925 F2d 1191 United States v. Fuentes

925 F.2d 1191

UNITED STATES of America, Plaintiff-Appellee,
Pedro Pichardo FUENTES, Defendant-Appellant.

No. 90-50033.

United States Court of Appeals,
Ninth Circuit.

Submitted Oct. 2, 1990.*
Decided Feb. 15, 1991.

Lynn H. Ball, San Diego, Cal., for defendant-appellant.

Shane P. Harrigan, Asst. U.S. Atty., San Diego, Cal., for plaintiff-appellee.

Appeal from the United States District Court for the Southern District of California.

Before WALLACE, Chief Judge, POOLE, Circuit Judge, and EZRA,** District Judge.


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Fuentes pled guilty to conspiracy to possess approximately 4.6 kilograms of methamphetamine with the intent to distribute, in violation of 21 U.S.C. Secs. 841(a)(1) and 846. The district court departed downward from the sentencing guideline range and sentenced Fuentes to 10 years in custody and 5 years of supervised release. Fuentes now challenges his sentence, arguing that the judge incorrectly applied the Sentencing Guidelines, and that the Sentencing Guidelines violate due process. The district court had jurisdiction pursuant to 18 U.S.C. Sec. 3231. We have jurisdiction over this timely appeal pursuant to 28 U.S.C. Sec. 1291. We affirm.


* Fuentes argues that the judge erred by refusing to grant a two-level reduction for acceptance of responsibility, and incorrectly calculating his criminal history. However, even if the district court had applied the Sentencing Guidelines as Fuentes contends it should have, the applicable sentencing range based on a reduced offense level of 30 and a criminal history category of III, would have been 121 to 151 months. Here, the judge sentenced Fuentes to the statutory minimum of 120 months, a term below that guideline range. Therefore, the disputes raised by Fuentes would not impact the sentence and need not be addressed here. See United States v. Munster-Ramirez, 888 F.2d 1267, 1273 (9th Cir.1989) (court should not rule on Sentencing Guidelines dispute where resolution would not change the sentence), cert. denied, --- U.S. ----, 110 S.Ct. 1951, 109 L.Ed.2d 313 (1990).


Insofar as Fuentes seeks review of the extent of the district court's downward departure or the court's failure to depart below the statutory minimum, these issues are not reviewable. United States v. Vizcarra-Angulo, 904 F.2d 22, 23 (9th Cir.1990); United States v. Morales, 898 F.2d 99, 103 (9th Cir.1990).



Fuentes also contends that the Sentencing Guidelines violate substantive and procedural due process, because they place too much authority in the hands of the prosecutor. The constitutionality of the Sentencing Guidelines is a question of law which we review de novo. See United States v. Brady, 895 F.2d 538, 539 (9th Cir.1990).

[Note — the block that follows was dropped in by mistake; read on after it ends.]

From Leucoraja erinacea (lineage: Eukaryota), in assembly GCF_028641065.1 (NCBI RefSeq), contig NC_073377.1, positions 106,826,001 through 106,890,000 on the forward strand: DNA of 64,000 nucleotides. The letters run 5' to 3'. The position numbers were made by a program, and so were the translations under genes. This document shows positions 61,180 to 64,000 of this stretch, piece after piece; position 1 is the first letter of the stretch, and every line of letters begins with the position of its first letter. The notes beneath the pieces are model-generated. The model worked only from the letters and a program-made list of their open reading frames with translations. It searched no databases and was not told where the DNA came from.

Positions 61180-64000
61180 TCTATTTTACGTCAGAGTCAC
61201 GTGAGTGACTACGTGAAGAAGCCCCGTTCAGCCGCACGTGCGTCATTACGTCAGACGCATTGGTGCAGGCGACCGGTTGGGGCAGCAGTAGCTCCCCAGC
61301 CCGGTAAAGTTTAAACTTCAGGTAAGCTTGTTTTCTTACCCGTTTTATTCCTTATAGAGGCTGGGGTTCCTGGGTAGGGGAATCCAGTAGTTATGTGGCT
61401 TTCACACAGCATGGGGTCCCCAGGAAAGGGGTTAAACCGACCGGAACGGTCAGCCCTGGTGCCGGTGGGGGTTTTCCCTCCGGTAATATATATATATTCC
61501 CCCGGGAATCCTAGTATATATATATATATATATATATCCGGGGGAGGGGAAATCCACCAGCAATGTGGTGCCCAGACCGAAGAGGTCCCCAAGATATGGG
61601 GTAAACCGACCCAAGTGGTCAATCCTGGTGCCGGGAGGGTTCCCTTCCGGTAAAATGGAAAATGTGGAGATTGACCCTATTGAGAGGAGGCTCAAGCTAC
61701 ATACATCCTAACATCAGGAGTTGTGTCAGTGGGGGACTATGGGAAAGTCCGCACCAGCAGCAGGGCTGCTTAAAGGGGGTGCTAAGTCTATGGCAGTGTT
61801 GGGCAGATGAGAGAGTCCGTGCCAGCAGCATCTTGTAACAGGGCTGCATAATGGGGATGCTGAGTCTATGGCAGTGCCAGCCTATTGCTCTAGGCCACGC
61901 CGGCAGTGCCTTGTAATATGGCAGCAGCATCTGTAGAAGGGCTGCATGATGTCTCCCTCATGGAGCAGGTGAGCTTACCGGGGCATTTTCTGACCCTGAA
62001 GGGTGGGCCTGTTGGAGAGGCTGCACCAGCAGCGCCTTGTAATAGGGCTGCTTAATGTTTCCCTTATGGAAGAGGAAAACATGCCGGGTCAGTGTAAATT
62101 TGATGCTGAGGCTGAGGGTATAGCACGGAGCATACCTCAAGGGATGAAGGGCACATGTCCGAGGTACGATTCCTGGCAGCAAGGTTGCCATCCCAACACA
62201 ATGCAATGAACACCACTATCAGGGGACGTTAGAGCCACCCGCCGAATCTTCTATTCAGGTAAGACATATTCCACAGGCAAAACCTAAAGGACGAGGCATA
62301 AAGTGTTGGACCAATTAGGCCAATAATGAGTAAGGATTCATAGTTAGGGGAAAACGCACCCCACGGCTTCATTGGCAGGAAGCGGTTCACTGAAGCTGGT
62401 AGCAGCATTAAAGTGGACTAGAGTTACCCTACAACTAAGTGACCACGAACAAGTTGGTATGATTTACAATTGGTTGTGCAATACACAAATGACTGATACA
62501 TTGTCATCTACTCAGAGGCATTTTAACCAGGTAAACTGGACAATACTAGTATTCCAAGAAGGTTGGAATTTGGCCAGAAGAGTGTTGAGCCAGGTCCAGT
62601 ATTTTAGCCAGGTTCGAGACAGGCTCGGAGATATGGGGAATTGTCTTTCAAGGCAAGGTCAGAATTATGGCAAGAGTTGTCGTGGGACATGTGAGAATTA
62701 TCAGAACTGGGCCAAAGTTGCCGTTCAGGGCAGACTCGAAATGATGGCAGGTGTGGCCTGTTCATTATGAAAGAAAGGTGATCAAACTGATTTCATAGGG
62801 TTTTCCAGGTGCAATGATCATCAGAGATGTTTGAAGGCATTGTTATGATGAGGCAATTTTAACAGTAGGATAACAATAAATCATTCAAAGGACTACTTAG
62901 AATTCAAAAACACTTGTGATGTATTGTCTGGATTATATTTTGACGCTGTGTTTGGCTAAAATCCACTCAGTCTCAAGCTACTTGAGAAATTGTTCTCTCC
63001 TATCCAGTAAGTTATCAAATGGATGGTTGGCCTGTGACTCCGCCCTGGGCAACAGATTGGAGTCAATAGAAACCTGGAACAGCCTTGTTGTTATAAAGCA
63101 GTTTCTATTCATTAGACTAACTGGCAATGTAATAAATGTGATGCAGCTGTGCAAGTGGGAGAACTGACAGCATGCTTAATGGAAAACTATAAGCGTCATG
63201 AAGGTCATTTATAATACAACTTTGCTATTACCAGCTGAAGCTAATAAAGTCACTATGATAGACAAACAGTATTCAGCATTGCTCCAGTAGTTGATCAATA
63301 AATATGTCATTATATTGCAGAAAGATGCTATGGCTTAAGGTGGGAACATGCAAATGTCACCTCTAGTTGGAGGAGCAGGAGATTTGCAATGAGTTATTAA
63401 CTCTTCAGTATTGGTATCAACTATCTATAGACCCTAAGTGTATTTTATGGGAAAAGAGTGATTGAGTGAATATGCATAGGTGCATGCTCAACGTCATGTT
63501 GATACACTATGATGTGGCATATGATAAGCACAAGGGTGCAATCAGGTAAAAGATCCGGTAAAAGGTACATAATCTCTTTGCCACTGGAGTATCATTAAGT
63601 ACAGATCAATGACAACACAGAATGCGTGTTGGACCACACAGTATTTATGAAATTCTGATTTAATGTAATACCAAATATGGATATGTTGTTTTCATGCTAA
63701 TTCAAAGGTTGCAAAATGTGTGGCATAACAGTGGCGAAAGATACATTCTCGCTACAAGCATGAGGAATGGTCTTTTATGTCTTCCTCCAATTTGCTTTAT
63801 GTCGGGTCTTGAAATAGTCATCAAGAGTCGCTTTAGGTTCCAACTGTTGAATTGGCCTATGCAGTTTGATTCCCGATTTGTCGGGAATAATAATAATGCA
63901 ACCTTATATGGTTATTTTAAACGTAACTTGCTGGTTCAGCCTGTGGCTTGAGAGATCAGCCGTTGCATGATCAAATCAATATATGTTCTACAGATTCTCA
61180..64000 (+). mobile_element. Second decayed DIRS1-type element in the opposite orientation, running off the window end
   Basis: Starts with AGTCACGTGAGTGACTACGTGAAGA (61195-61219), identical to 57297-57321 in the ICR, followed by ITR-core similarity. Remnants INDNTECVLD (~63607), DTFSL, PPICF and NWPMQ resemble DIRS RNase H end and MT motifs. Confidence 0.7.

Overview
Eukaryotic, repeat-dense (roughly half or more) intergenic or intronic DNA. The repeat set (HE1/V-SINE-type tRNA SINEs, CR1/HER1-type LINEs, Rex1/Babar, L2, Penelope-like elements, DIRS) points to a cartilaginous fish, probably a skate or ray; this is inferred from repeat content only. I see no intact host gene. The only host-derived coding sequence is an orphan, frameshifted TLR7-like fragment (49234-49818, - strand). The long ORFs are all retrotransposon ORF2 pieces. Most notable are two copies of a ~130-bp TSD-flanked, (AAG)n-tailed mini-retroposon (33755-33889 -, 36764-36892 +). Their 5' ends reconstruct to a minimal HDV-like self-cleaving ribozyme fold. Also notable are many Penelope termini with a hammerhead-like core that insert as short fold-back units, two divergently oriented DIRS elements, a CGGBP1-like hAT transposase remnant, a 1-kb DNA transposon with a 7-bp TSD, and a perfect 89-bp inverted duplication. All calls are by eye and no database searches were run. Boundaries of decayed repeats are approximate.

We have previously rejected the argument that the Sentencing Guidelines violate due process by limiting the discretion of the district judge. Id. at 544. Fuentes raises a related challenge here--he argues that the Sentencing Guidelines unconstitutionally transfer sentencing authority from the judge to the prosecutor.


In United States v. Thomas, 884 F.2d 540 (10th Cir.1989), the Tenth Circuit held that the Sentencing Guidelines do not violate due process by permitting prosecutors to influence the sentencing process. The court stated that


[t]his argument merely restates the claim of a right to a discretionary assessment of an appropriate sentence, which we have already rejected.

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... Further, the Supreme Court has recognized that the prosecutor has broad discretion to determine what charges to bring. When the evidence against a defendant will support conviction under more than one statute, ... "[t]he prosecutor may be influenced by the penalties available upon conviction, but this fact, standing alone, does not give rise to a violation of the equal protection or due process clause."


Id. at 544 (citation omitted); accord United States v. Nischwitz, 900 F.2d 139, 140 (8th Cir.1990) (rejects claim that Sentencing Guidelines are unconstitutional because "prosecutor may manipulate the charges to obtain the sentence he seeks").


We agree with the Tenth Circuit and adopt its analysis. The Sentencing Guidelines do not unconstitutionally enlarge the prosecutor's influence over sentencing.




The panel finds this case appropriate for submission without oral argument pursuant to Ninth Circuit Rule 34-4 and Fed.R.App.P. 34(a)


Honorable David A. Ezra, United States District Judge, District of Hawaii, sitting by designation